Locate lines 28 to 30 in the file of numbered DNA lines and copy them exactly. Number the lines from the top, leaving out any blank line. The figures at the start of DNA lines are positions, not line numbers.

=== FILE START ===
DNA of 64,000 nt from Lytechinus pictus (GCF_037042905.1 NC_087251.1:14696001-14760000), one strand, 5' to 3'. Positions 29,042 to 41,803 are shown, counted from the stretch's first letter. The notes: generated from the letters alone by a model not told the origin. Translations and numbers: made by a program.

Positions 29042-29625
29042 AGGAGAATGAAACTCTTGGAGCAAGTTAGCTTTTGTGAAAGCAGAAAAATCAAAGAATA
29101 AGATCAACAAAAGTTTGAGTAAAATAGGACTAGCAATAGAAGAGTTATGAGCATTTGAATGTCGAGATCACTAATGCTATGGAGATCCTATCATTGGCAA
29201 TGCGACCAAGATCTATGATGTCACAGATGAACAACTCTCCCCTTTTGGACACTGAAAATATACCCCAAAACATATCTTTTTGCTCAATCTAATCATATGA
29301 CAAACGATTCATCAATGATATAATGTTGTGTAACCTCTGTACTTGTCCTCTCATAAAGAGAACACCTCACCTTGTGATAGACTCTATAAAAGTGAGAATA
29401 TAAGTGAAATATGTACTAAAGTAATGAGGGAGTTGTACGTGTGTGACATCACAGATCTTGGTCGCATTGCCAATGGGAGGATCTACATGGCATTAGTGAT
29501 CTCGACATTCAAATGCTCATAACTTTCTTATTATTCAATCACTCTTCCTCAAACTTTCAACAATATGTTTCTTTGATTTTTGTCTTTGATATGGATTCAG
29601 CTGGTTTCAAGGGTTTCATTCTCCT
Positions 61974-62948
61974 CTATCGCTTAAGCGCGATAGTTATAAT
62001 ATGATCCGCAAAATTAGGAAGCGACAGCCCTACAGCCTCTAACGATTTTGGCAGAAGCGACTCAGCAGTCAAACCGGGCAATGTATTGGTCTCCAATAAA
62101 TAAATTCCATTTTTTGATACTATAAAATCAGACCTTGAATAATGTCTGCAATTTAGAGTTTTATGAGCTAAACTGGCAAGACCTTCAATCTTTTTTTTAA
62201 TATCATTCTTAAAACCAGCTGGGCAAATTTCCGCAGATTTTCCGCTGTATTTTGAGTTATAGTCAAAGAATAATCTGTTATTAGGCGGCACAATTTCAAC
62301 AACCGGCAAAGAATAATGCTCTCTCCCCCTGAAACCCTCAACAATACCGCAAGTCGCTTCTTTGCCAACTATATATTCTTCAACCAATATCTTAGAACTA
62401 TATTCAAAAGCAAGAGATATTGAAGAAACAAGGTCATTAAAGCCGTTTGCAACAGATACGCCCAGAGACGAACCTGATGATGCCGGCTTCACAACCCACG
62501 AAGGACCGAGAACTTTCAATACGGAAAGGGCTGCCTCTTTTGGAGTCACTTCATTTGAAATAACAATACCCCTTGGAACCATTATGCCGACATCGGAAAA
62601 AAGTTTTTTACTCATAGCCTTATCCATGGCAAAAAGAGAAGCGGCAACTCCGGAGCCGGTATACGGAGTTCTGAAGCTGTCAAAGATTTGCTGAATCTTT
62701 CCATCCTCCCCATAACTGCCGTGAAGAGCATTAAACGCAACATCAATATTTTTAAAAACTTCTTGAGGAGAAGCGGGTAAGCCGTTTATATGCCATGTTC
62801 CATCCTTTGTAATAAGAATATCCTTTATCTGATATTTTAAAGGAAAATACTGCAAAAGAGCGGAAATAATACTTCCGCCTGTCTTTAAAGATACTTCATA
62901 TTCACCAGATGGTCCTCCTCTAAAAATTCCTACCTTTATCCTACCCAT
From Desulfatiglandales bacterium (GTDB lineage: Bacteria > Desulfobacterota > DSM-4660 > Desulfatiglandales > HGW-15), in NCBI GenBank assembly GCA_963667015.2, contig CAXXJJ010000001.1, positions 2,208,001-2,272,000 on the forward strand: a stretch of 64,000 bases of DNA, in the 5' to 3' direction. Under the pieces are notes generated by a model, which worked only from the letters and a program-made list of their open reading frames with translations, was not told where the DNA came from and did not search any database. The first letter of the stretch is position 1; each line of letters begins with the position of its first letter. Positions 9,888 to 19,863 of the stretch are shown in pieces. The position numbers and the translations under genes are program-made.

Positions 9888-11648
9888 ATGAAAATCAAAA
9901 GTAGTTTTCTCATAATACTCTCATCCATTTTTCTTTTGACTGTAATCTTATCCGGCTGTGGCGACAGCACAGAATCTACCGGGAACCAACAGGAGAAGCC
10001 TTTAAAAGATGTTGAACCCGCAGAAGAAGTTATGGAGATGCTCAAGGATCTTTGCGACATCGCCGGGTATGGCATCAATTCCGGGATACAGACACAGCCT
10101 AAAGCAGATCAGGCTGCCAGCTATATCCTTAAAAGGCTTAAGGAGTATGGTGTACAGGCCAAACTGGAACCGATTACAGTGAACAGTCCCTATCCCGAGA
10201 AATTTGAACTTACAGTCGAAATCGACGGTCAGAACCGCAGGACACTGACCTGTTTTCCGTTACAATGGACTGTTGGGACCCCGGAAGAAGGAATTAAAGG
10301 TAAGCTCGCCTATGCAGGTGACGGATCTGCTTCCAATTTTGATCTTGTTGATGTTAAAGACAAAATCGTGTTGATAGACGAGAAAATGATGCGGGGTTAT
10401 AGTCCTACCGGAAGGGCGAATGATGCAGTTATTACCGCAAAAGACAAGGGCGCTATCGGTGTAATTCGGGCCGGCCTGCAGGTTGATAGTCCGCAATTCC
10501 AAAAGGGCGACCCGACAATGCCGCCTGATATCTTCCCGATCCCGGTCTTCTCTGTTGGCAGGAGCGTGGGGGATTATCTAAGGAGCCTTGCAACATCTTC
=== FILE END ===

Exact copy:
10201 AATTTGAACTTACAGTCGAAATCGACGGTCAGAACCGCAGGACACTGACCTGTTTTCCGTTACAATGGACTGTTGGGACCCCGGAAGAAGGAATTAAAGG
10301 TAAGCTCGCCTATGCAGGTGACGGATCTGCTTCCAATTTTGATCTTGTTGATGTTAAAGACAAAATCGTGTTGATAGACGAGAAAATGATGCGGGGTTAT
10401 AGTCCTACCGGAAGGGCGAATGATGCAGTTATTACCGCAAAAGACAAGGGCGCTATCGGTGTAATTCGGGCCGGCCTGCAGGTTGATAGTCCGCAATTCC